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A woman officer in the Belleville Police Department who attributed her collapse while on duty to discrimination-related stress agreed to a $1.1 million settlement of her Essex County suit on Wednesday.

Heydi Portalatin was one of three or four women on the force of roughly 100 Belleville, New Jersey, officers when she was hired November 2011, and the first to work on the night shift, where policy requires officers to work in pairs, said plaintiff lawyer Adam Kleinfeldt. But some of those officers did not want a female partner, and Portalatin was subject to false complaints to superiors about her job performance as well as unwelcome remarks about her appearance and physique, the suit claimed.

Portalatin was attempting to arrest a 200-pound man who was under the influence of narcotics at an accident scene in April 2013 when another officer who was nearby refused to help, the suit said. Portalatin called for backup, but the other officer later said her call was not loud enough. Ultimately, a firefighter who responded to the accident helped her arrest the man, the suit claims. The suit claims the other officer’s refusal to assist Portalatin was a form of harassment.

Ultimately, Portalatin was assigned to work the night shift on her own, in violation of department policy, the suit claims.

In April 2013, after she reported to a colleague that she was experiencing harassment, Portalatin was ordered to work as a dispatcher. An order was issued that all patrol officers would learn how to work as a dispatcher, but no other officers had to do so besides Portalatin, the suit claimed.

In May 2013, when she received a commendation for her productivity in issuing summonses and completing reports, one officer told others she received the award because she was having a sexual relationship with her supervisor, the suit claims.

In September 2013, after she responded to a traffic incident involving an off-duty lieutenant in the department who appeared to have been drinking, she was told to leave the scene. Portalatin was dispatched, but another officer told her to disregard the dispatch and said he was handling the call. She believes that the other officer intended to “clean up” the episode without arrests or reports, according to the suit.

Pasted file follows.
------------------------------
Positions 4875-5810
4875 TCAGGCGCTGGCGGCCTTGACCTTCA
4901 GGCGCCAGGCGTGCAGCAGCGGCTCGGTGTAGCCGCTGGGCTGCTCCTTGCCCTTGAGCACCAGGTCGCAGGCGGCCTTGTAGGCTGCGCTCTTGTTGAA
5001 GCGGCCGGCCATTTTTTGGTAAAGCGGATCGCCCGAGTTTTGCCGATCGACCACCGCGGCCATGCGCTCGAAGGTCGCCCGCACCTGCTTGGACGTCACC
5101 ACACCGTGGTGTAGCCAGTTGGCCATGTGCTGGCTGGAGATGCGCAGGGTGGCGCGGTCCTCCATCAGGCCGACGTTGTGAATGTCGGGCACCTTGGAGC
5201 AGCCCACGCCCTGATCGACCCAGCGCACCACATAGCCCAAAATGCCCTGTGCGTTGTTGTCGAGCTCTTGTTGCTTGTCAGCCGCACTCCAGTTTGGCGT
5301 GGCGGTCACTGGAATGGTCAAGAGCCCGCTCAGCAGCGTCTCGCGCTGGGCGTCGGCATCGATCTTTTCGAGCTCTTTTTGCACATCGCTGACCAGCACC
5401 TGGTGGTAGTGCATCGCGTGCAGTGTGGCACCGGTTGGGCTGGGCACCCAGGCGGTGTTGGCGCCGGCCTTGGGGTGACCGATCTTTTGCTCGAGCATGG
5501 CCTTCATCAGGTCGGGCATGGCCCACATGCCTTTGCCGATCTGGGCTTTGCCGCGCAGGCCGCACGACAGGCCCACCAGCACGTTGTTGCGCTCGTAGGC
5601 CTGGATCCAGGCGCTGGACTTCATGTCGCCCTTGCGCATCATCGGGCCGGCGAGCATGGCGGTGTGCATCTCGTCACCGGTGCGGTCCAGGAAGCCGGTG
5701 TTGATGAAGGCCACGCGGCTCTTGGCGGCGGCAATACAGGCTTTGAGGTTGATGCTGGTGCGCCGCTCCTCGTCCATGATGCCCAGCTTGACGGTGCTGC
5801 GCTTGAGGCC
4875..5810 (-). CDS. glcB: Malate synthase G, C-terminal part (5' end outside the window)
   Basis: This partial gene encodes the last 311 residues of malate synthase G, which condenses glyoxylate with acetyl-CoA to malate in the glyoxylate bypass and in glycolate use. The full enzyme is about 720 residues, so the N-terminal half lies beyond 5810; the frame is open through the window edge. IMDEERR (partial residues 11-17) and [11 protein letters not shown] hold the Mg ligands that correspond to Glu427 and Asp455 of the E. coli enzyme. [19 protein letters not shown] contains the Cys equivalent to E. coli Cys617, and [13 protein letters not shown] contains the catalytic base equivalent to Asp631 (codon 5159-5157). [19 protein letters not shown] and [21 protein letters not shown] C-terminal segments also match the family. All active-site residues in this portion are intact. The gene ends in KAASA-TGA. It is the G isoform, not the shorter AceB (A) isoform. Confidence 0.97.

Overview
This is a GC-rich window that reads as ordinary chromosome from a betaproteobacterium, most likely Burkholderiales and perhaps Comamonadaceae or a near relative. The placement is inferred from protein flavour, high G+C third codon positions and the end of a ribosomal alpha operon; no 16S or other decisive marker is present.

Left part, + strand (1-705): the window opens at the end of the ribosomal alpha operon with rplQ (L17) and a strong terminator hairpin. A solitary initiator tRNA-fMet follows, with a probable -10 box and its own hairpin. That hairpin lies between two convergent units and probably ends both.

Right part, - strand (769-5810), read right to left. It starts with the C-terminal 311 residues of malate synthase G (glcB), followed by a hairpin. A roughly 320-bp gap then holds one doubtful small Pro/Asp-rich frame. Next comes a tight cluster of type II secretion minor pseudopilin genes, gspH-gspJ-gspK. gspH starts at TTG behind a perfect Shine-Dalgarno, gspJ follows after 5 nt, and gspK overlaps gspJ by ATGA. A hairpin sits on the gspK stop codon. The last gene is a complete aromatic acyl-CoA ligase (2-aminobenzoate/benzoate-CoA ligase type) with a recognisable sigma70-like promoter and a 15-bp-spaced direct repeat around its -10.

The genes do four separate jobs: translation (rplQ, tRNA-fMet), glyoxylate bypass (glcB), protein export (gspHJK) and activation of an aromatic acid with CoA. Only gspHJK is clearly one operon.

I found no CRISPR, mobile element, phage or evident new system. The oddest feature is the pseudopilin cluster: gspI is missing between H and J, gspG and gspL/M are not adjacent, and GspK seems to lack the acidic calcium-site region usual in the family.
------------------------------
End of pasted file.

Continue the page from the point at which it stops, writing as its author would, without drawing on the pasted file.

On Oct. 6 2013, she made reports to two superiors about incidents of harassment she said were over her gender. On the same day, she began seeing a therapist to discuss the hostile work environment she faced.

The next day, during a meeting to discuss her allegations of gender discrimination, a lieutenant told her to “suck [it] up and deal with it,” the suit claims. Later on that day, while on patrol, she began arguing with her partner, when she told him to pull over because she felt physically ill.

Later, after she was taken to a hospital, her neck and back were in severe pain and the right side of her face began twitching uncontrollably. Her right arm became partly paralyzed and her mouth would not open, the suit said. She remained hospitalized for 10 days, with a diagnosis of conversion disorder, in which emotional stress caused weakness on the right side of her body, and neuro-cardiogenic syncope, which causes her blood pressure to drop when she suffers stress. Now 36, she uses a walker and has difficulty walking.

In October 2014, a physician for Belleville agreed with the plaintiff’s contentions that stress caused her physical condition, said Kleinfeldt, who is with Deutsch Atkins in Hackensack, New Jersey. He represented the plaintiff along with Christopher Perez of Hanna Perez in Fort Lee, New Jersey.

Kleinfeldt said he was prepared to show that police department management knew about the officers’ conduct toward the plaintiff and did nothing to stop it.

“This is not about the entire Belleville Police Department being bad cops—it was a few people,” Kleinfeldt said.

Wednesday’s settlement came after the first day of trial before Superior Court Judge Mayra Tarantino in Essex County.

The lawyer for Belleville, Richard Grodeck of Piro, Zinna, Cifelli, Paris & Genitempo in Nutley, did not return a call.

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Charles Toutant

Charles Toutant is a litigation writer for the New Jersey Law Journal.

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